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Tax evasion remains a global problem and South African...

Business Maverick


Tax evasion remains a global problem and South African multinationals are no saints, claims new report

(Photo: skillsportal.co.za / Wikipedia)

The Organisation for Economic Cooperation and Development has failed to deliver meaningful change when it comes to the battle to combat aggressive global tax evasion by multinationals. A new report from the Global Alliance for Tax Justice shows that if anything, countries are competing to become tax havens and South African multinationals may be making hay.

It’s no secret that times are tough in South Africa and the people are suffering. As was evidenced in Tito Mboweni’s recent Budget, the country’s debt swallows 21c in every rand, while the wage bill consumes another 43c, leaving precious little for social services and infrastructure investment.

The way out of this trap is to grow government revenue, but prospects to increase state income are also dire. The majority of gross income, about 80%, comes from personal income tax, VAT and corporate tax, with personal income tax generating the most income.

The decision to reduce SA’s corporate tax rate to 27% from 28% came as a surprise, but was welcomed given that the figure is high by global standards. While incentivising global trade was not Mboweni’s objective, it is a tiny step in the right direction if multinationals are to be persuaded to pay their fair share of tax in the jurisdiction in which the costs are incurred.

The Organisation for Economic Cooperation and Development (OECD) has been trying to develop a global tax regulatory system that would help to ensure this happens and level the playing fields between developed and developing economies. 

In particular, its base erosion and profit shifting (Beps) project is supposed to spur jurisdictions around the world to adopt wide-ranging tax reforms to address Beps and transparency issues, including country-by-country reporting and tax treaty changes.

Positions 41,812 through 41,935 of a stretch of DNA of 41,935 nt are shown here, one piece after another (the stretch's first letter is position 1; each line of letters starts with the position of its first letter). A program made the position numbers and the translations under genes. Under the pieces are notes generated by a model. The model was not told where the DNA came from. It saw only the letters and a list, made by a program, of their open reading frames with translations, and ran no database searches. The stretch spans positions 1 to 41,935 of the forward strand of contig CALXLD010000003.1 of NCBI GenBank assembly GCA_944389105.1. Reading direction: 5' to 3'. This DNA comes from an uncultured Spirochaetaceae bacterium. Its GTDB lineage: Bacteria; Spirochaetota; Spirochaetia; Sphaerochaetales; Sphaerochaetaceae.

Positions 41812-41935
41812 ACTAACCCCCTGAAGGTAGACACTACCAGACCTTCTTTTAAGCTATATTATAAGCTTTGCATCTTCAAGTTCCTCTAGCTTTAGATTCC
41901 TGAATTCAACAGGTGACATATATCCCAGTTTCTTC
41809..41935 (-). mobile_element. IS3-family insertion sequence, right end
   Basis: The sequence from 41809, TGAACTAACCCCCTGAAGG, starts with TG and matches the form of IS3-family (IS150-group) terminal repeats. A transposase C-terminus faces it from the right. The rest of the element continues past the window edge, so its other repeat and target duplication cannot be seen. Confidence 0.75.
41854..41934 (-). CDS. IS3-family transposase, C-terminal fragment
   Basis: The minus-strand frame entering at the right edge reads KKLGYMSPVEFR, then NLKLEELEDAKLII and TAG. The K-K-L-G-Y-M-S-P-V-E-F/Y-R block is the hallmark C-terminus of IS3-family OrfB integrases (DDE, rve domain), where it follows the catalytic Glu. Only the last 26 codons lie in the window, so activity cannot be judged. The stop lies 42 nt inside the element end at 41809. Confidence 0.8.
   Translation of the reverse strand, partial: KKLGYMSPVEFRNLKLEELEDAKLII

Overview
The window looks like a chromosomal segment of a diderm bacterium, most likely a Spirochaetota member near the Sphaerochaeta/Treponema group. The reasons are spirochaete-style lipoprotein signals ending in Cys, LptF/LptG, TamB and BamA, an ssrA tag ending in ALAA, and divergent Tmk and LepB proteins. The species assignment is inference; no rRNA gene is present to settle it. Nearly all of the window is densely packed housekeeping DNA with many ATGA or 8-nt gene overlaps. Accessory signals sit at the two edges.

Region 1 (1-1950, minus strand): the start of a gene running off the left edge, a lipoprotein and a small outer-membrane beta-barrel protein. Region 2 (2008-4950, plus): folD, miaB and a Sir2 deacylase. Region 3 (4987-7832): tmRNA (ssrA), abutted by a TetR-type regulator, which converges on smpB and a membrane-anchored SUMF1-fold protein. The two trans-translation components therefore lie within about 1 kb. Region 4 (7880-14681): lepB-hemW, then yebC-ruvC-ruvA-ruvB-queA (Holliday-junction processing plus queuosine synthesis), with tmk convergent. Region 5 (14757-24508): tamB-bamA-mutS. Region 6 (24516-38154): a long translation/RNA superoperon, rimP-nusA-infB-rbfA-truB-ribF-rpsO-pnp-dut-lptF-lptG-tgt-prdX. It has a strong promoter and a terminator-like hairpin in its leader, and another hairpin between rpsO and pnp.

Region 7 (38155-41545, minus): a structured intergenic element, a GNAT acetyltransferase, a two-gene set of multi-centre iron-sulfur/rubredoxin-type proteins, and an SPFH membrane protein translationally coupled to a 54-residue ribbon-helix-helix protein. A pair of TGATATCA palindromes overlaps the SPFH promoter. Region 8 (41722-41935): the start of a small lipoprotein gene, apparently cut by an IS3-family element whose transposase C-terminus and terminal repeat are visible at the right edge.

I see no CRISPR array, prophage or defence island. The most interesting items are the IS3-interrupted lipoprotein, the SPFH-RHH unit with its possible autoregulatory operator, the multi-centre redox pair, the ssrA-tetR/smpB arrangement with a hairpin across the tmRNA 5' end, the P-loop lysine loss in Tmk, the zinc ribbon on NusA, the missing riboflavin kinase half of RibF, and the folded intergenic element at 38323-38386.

Instead, many countries have taken steps to ensure that they would not lose out on tax revenues due to Beps-related legislative changes around the world. 

A report, the Corporate Tax Haven Index 2021, released on Tuesday by the Global Alliance for Tax Justice, shows that despite the efforts of the OECD, its member countries are responsible for more than two-thirds of global corporate tax abuse. 

This index ranks the countries most complicit in helping multinational corporations pay less tax than they are expected to.

It notes that the OECD, the world’s leading rule-maker on international tax, failed to detect and prevent corporate tax abuse enabled by its member countries — and in some cases, pushed countries to roll back their tax transparency.

“To trust the OECD in light of the index’s findings today is like trusting a pack of wolves to build a fence around your chicken coop,” says Dr Dereje Alemayehu, executive coordinator of the Global Alliance for Tax Justice. 

The world’s greatest enablers of corporate tax abuse are, in descending order, the British Virgin Islands, the Cayman Islands and Bermuda (three territories where the UK government has full powers to impose or veto lawmaking), the Netherlands, Switzerland, Luxembourg, Hong Kong, Jersey (also a British Crown Dependency), Singapore and the United Arab Emirates.